Klamath Basin News, Thursday, 9/23 – Sky Lakes Medical Seeing 30% Increase in Patients; Temporary Clinical Care Staff , Visiting Nurses and Airmen from the Kingley Field’s 173rd Fighter Wing Helping to Control The Load

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The latest and most comprehensive coverage of local News, Sports, Business, and Community News stories in the Klamath Basin, Southern Oregon and around the state of Oregon from Wynne Broadcasting’s KFLS News/Talk 1450AM / 102.5FM, The Herald & News, and BasinLife.com, and powered by Mick Insuranceyour local health and Medicare agents.

Thursday, September 23, 2021

Klamath Basin Weather

Today Mostly sunny with some hazy clouds in the afternoon, high near 80, overnight low of 46.

Friday Sunny, with a high near 86. Light and variable wind becoming east southeast around 6 mph in the afternoon.
Saturday Sunny, with a high near 85.
Sunday Sunny, with a high near 78.

Today’s Headlines

Sky Lakes Medical Center has seen patient loads 30% above its normal capacity for a number of weeks.

And though the number of positive COVID-19 cases continues to inch higher, the hospital said it has the situation largely under control.

As of Tuesday, Sky Lakes had 23 COVID-positive patients in house, three of whom are vaccinated. One unvaccinated patient is receiving intensive care. The medical center counted 20 positive cases at its testing site on Tuesday said Tom Hottman, public information officer for Sky Lakes.

With the infusion of 48 temporary clinical care staff sponsored by the state and federal government — including nurses, nursing assistants, respiratory therapists, paramedics and 23 airmen from the 173rd Fighter Wing unit stationed at Kingsley Field Air National Guard Base — the hospital has kept the current surge under control. Almost all nonessential elective procedures that require overnight stays have been postponed, Hottman said.

As long as the COVID surge continues, that will remain the case in order to preserve much-needed resources.

There are 26 new COVID-19 related deaths in Oregon, raising the state’s death toll to 3,649. Oregon Health Authority reported 2,312 new confirmed and presumptive cases of COVID-19 as of  yesterday, bringing the state total to 317,107.

The new confirmed and presumptive COVID-19 cases reported today are in the following counties: Baker (19), Benton (41), Clackamas (218), Clatsop (14), Columbia (33), Coos (53), Crook (12), Curry (4), Deschutes (169), Douglas (59), Gilliam (1), Grant (68), Harney (27), Hood River (9), Jackson (106), Jefferson (21), Josephine (33), Klamath (39), Lake (9), Lane (143), Lincoln (28), Linn (119), Malheur (41), Marion (266), Morrow (7), Multnomah (319), Polk (45), Sherman (1), Tillamook (12), Umatilla (72), Union (16), Wallowa (13), Wasco (18), Washington (224) and Yamhill (53).

The number of hospitalized patients with COVID-19 across Oregon is 939, which is five fewer than yesterday. There are 270 COVID-19 patients in intensive care unit (ICU) beds, which is six more than yesterday.

In the region, Klamath County reported 39 new cases.  Jackson County had 116, and Lake County had 9.

The Conquer Covid in Klamath campaign announces its winner for week 4. Patricia Merrill of Klamath Falls won $4,800 in gasoline for the next year. Patricia was selected in a random drawing of all Klamath County residents that have entered at conquercovidinklamath.com.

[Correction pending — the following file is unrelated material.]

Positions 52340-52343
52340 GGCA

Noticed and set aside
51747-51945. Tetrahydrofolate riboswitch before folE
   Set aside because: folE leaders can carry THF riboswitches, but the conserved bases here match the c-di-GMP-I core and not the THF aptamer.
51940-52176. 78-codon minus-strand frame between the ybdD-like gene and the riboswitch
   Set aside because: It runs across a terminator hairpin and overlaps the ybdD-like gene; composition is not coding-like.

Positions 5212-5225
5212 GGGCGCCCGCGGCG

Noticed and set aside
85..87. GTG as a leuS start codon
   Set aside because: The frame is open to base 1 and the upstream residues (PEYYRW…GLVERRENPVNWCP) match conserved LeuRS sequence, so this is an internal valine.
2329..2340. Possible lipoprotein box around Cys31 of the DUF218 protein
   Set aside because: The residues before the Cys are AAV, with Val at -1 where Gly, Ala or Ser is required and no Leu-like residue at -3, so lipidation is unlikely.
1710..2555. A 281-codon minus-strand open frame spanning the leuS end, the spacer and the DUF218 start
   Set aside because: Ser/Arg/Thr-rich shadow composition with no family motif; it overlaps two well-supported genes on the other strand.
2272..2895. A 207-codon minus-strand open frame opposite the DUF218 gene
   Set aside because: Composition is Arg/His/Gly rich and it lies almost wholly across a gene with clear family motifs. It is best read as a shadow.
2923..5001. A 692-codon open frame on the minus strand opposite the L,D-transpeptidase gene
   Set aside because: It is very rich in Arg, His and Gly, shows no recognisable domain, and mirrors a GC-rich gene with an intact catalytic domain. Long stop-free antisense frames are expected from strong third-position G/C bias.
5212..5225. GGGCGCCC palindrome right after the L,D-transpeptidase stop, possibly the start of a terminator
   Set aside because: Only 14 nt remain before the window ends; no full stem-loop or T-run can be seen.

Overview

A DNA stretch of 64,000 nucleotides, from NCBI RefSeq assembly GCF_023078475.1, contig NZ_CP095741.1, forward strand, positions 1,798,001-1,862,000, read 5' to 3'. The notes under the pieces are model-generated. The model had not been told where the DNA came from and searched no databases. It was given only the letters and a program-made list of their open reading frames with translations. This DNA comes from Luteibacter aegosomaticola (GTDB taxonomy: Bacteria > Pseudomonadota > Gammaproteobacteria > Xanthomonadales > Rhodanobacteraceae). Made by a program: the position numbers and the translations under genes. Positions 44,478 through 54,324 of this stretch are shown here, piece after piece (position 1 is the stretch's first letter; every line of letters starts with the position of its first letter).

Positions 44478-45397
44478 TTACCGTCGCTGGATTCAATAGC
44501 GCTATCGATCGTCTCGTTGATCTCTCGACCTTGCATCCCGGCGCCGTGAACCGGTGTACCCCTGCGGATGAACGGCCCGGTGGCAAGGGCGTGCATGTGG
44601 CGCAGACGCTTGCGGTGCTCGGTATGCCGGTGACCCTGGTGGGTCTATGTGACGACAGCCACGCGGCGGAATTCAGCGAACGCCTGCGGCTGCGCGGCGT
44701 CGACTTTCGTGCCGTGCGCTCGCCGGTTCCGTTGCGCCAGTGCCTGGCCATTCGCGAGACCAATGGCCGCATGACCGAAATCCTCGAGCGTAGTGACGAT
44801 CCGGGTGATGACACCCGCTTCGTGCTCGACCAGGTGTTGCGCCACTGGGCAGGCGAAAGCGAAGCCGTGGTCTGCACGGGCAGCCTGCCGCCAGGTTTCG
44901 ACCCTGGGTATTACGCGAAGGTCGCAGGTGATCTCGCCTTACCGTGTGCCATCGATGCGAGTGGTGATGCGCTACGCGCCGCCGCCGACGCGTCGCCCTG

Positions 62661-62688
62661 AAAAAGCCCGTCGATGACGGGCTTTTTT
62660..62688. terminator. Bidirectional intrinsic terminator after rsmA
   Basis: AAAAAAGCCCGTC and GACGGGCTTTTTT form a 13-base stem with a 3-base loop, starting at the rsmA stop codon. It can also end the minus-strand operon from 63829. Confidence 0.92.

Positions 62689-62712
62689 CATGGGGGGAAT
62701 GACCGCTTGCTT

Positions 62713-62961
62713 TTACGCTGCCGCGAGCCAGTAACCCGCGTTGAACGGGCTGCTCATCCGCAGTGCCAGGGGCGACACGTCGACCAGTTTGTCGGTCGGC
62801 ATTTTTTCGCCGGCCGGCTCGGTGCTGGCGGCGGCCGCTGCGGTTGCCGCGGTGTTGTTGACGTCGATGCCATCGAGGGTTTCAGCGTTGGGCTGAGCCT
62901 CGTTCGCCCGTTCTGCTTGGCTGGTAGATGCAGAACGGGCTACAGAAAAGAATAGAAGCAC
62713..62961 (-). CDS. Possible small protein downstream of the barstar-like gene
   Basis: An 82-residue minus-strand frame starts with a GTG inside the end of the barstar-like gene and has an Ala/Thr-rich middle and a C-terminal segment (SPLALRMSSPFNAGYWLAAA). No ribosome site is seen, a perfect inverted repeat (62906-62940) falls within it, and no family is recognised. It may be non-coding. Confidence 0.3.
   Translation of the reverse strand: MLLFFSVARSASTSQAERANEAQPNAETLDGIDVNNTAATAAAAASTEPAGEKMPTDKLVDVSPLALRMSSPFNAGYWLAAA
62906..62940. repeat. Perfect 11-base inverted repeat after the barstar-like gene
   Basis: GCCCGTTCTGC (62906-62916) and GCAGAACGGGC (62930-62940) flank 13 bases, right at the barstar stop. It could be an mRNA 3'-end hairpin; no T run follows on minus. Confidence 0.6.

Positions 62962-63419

Each week the prize changes and this week it is $5,000 worth of furniture for your home. The drawing for this week’s prize will take place on Monday morning.

Other Weekly winners to date include: Elizabeth Gaxiola of Bonanza who won a Big Screen TV, Home Theater System and Pizza gift certificates Gillian Bradford of Klamath Falls who won $6,000 in groceries from Grocery Outlet Nolan Napier of Chiloquin who won a top of the line Traeger Grill and 12 bags of premium pellets.

There is a different prize each week along with the Grand Prize, which is the winner’s choice of a new Dodge RAM pickup or a new Dodge Durango SUV. There are numerous runner up prizes as well. To enter Klamath County residents can go to conquercovidinklamath.com. The site also lists all prizes, rules and vaccination sites.


Oregon Tech students will be greeted by a new mathematics-inspired sculpture when they return to the school’s Klamath Falls campus.

The nearly 38-foot-tall, 22,000-pound steel structure, called Fibonacci’s Arc, now rests outside the southwest corner of Cornett Hall and was inspired by the famous Fibonacci series — a mathematical equation that is expressed in wonders both natural and manmade. C.J. Riley, a civil engineering professor who sat on the committee that considered the art proposals, said some of his students did structural analysis while another student worked with Klamath Falls’ Precision Structural Engineering, the company that did some of the final engineering on the sculpture and its base.

The sculpture itself is made of layered steel. At the top point, the metal is about a half-inch thick and four inches wide. Closer to the ground, the piece widens and thickens. Fleming said the metal is nearly six inches thick at the base.

A man convicted of strangling his mother also pleaded guilty to two counts of felony witness tampering in Klamath County on Monday. Andrew Everton, 28, of Portland, was accused of trying to convince his mother to change her story or to not testify in court while awaiting trial. Everton was facing trial after strangling his mother on April 24 in Klamath County. According to a probable cause statement, Everton grabbed the victim by the neck with both of his hands, taking her down to the floor where he proceeded to apply pressure for about five minutes to the point she almost lost consciousness, court documents showed. Eve Costello, district attorney for Klamath County, said Everton’s girlfriend had to pull him off of his mother. While in jail pending trial on the strangulation charge, Everton called his grandmother on two separate occasions and asked her to convince his mother to change her story or not to appear for trial. The first call was placed from jail on Mother’s Day — Sunday, May 9. The second was placed on or around Tuesday, May 11, the court records showed.